Though I’ve already shared how I go about freezing blueberries, my method for freezing raspberries and strawberries is somewhat different, because they can tend to be juicier fruits that stick together in the bag once frozen.
It’s no fun to be banging a bag of frozen, stuck-together berries on the counter in frustration each morning (been there, done that). I’ve learned to do freeze my raspberries in a way that isn’t too tedious, but keeps them frustration-free for easy use!
I wash my raspberries off using my double sink and two strainers, just as I showed in my blueberry tutorial.
Here’s where the difference begins… once the raspberries have drained in the sink for a moment or two, I begin to spread them out on parchment-paper covered cookies sheets and various sized baking trays.
I use whatever trays and containers I have available, because I want to be able to freeze as many as possible at one time. The parchment paper (or you could use wax paper as well) isn’t 100% necessary, but it really does help to make it easier to get the berries off of the trays.
Green tip: Remember to use as little paper as you can get away with, and keep reusing it over and over again until you can’t use it anymore!
I try to keep them only one layer of raspberries deep. Sometimes a few end up on top of the others which is fine, but if I start double layering the whole thing, I begin to run into clumping difficulties.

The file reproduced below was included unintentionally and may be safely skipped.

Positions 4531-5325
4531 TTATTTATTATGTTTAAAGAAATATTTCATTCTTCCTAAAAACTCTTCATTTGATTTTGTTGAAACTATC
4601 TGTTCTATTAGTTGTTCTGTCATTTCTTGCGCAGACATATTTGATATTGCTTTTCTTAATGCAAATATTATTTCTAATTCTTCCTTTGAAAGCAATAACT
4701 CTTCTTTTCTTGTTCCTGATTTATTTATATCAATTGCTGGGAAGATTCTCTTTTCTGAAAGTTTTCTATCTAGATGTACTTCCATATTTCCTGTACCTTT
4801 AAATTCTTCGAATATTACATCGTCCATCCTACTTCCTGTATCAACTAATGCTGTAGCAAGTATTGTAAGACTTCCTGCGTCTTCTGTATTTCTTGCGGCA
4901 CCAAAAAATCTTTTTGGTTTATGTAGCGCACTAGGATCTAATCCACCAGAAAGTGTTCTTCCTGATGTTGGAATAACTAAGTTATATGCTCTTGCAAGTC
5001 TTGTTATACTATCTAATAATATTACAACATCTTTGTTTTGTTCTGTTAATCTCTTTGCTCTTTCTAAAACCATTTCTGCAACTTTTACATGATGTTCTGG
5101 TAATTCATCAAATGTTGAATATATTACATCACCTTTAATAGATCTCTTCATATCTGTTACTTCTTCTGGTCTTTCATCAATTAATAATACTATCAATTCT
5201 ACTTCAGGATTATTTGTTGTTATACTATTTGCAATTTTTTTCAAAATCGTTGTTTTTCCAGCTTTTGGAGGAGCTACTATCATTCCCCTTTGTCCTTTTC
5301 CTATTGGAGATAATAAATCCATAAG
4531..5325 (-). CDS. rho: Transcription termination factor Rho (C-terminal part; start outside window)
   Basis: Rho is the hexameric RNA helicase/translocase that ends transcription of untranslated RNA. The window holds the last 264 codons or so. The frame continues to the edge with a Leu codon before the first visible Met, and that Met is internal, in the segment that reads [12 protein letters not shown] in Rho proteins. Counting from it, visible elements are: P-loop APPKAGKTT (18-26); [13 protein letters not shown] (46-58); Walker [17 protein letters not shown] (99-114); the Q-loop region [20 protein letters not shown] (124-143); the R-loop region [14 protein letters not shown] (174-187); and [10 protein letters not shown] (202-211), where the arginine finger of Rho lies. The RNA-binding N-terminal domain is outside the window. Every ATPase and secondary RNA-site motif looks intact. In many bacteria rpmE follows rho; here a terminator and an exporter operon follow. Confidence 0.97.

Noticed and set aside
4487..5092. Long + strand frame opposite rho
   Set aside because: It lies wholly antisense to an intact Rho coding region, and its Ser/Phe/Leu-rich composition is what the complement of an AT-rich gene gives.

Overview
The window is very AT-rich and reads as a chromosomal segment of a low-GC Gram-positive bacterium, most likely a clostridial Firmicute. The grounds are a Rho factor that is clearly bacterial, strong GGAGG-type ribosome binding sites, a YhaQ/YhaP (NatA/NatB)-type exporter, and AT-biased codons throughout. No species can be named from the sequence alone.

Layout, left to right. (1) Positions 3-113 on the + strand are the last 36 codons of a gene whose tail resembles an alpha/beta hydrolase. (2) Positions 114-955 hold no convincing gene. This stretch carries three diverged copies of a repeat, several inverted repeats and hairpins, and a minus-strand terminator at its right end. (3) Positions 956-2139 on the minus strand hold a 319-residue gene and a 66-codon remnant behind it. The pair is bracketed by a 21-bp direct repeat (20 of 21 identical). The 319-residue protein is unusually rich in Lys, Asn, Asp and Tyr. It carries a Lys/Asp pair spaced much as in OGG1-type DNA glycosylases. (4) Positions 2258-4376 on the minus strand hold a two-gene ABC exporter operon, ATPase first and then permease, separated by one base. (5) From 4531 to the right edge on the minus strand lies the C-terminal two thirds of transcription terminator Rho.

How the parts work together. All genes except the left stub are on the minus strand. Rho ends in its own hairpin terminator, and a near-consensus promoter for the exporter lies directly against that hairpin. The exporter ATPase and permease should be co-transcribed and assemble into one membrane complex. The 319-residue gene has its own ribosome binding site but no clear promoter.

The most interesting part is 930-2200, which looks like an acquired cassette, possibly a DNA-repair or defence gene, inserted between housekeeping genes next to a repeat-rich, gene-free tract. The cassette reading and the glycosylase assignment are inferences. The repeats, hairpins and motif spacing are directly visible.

Once these trays are full of washed berries, I take them all to my deep freeze. I basically cram them into every nook and cranny (putting some on top of each other, depending on the type of tray/container they’re in, if they won’t squish each other).
I leave them in my freezer for about 1-3 hours, just until they are starting to freeze but are not fully frozen and can still be easily taken off of the paper/trays and the individual raspberries can easily separate from one another.
At this point, I break everything up and dump it into my large Ziploc freezer bags. Each bag will take about 4 lbs or so, on average.
Then I put my full bags down in the deep freeze and I usually just forget about them and consider them done. If I happen to go down to the freeze later that day, I will take them out and give them a light “drop” on the floor to ensure that the berries stay separate. Even if I don’t remember to do that, usually a quick drop on the counter when I start using that bag will break them apart enough because of the pre-freezing.
Yes, it’s slightly more work, but this means that we can easily grab as many or as few berries as we need at any given time. For smoothie addicts like us, this just makes life a whole lot sweeter and easier!